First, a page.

The FDA is taking aim at drowsy driving. When it comes to allergy drugs,
the agency is warning that these drugs (antihistamines used to treat hay
fever during allergy season) can make people too tired to be behind the
wheel of a car, or too tired to operate heavy machinery.
Drowsy driving, which can be a particular problem for truck drivers logging too much
time behind the wheel, isn't particularly front and center, as compared
to drunk driving or texting while driving. These tend to be the more obvious
dangers. But being too tired to be driving, to the point at which you
actually fall asleep while behind the wheel or take your eyes off the
road can be just as dangerous.
For obvious reasons, the FDA wants drivers to avoid this. As Ryan Jaslow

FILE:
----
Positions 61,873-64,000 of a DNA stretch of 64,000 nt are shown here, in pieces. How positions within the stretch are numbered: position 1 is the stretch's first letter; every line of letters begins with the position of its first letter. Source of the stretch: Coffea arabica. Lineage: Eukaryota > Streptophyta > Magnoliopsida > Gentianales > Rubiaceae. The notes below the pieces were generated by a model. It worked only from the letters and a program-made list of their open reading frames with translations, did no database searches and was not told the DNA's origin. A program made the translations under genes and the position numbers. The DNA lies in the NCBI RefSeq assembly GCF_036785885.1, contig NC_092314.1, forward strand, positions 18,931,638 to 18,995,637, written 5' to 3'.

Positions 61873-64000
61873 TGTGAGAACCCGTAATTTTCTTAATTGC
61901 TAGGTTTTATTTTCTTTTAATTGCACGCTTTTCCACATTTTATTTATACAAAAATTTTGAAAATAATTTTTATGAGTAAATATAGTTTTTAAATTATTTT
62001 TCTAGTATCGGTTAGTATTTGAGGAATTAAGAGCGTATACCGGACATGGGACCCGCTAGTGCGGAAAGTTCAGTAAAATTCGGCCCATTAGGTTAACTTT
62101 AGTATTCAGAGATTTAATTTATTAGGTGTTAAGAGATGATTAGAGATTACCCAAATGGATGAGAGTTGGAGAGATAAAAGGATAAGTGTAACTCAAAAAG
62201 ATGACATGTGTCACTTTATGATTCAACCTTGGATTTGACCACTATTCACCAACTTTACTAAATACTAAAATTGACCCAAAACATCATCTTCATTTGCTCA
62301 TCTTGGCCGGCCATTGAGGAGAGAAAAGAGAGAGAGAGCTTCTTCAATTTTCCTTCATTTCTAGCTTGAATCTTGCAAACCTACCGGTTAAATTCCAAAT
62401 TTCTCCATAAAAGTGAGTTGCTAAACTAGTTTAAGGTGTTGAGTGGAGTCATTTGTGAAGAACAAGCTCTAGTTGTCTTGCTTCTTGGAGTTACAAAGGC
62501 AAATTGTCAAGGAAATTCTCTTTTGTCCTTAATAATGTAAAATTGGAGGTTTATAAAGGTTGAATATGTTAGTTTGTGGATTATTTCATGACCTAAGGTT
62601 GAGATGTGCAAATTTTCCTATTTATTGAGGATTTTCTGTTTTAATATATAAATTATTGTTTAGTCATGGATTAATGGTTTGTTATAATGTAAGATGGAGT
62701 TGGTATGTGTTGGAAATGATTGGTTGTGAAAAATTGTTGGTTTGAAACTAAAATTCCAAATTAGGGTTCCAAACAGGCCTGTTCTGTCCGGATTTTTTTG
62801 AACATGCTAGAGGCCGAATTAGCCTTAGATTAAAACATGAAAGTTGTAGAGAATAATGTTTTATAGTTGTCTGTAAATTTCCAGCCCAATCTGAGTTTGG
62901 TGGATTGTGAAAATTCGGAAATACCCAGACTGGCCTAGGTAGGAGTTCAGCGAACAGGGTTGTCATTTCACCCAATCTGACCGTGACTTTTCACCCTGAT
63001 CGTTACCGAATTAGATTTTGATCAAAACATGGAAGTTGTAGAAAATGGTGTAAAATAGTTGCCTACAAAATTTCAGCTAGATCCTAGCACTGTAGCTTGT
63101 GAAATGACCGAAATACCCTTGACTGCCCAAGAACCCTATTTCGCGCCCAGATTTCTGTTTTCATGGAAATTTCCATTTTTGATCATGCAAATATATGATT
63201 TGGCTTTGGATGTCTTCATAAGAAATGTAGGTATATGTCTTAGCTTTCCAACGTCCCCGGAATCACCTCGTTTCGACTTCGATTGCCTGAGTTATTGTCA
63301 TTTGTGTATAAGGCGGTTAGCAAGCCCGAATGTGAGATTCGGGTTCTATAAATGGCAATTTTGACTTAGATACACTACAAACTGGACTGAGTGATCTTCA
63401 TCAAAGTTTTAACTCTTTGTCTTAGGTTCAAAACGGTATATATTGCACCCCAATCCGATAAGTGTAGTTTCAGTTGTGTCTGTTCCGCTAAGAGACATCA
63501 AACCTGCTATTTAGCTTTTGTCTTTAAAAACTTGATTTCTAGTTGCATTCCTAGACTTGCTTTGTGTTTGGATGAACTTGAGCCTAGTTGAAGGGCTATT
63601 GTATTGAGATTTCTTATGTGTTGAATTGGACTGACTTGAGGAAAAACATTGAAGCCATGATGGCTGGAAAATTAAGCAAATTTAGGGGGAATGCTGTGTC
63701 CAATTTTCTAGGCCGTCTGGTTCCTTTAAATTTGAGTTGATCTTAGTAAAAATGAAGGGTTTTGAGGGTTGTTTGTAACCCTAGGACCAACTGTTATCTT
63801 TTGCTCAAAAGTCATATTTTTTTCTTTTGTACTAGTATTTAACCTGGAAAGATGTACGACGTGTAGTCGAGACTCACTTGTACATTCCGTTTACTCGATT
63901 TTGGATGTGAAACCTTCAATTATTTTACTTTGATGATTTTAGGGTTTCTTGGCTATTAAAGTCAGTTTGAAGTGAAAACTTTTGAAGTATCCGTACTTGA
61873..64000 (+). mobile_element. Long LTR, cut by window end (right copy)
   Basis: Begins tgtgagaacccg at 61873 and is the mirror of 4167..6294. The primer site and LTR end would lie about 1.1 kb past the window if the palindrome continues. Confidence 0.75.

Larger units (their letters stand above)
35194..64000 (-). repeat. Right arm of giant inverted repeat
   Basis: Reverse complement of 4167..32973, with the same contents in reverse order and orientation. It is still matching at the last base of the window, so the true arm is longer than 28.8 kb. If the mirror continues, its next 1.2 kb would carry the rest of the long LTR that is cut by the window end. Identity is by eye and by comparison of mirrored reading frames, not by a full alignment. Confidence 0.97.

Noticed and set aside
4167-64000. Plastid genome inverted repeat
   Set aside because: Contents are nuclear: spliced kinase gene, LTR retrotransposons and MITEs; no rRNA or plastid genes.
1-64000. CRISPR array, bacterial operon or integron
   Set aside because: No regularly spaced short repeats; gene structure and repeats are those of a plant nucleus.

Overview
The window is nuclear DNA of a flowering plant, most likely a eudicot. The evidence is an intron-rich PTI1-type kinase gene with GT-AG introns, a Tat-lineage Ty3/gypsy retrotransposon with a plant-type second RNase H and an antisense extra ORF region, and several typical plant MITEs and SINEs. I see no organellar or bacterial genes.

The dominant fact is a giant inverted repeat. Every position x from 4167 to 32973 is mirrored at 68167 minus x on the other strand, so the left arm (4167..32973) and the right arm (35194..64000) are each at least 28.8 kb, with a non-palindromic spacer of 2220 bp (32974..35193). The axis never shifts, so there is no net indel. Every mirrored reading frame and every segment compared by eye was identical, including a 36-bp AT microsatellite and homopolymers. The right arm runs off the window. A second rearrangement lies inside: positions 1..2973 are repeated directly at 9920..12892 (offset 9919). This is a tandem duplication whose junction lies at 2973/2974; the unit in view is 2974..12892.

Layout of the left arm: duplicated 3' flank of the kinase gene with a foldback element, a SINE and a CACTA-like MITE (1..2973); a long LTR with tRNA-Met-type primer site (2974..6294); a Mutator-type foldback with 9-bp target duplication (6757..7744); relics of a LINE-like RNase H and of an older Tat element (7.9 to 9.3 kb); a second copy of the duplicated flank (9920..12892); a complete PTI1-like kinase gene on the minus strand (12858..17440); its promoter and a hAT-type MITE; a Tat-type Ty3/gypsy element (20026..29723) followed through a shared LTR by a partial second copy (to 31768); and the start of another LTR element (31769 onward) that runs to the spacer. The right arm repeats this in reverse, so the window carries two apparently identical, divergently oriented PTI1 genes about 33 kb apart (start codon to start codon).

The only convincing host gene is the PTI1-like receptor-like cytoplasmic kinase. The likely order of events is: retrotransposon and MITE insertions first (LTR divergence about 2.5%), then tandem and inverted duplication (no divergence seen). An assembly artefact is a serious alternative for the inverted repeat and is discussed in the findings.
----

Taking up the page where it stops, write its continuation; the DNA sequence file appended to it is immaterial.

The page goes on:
reports for CBS News, the FDA has recommended that people pay attention
to what kind of allergy medicine they use and the dosage. Not all dosages
of all brands work the same. Some could make you drowsier than others.
So if a particular brand and dosage works, keep that in mind, and get
the same thing the next time you go to the store.
But this is even better. Jaslow quotes one doctor: "If you have to
be awake or doing something that requires operating machinery, it's
better to take at nighttime."
FDA: Allergy medications may make you too drowsy to drive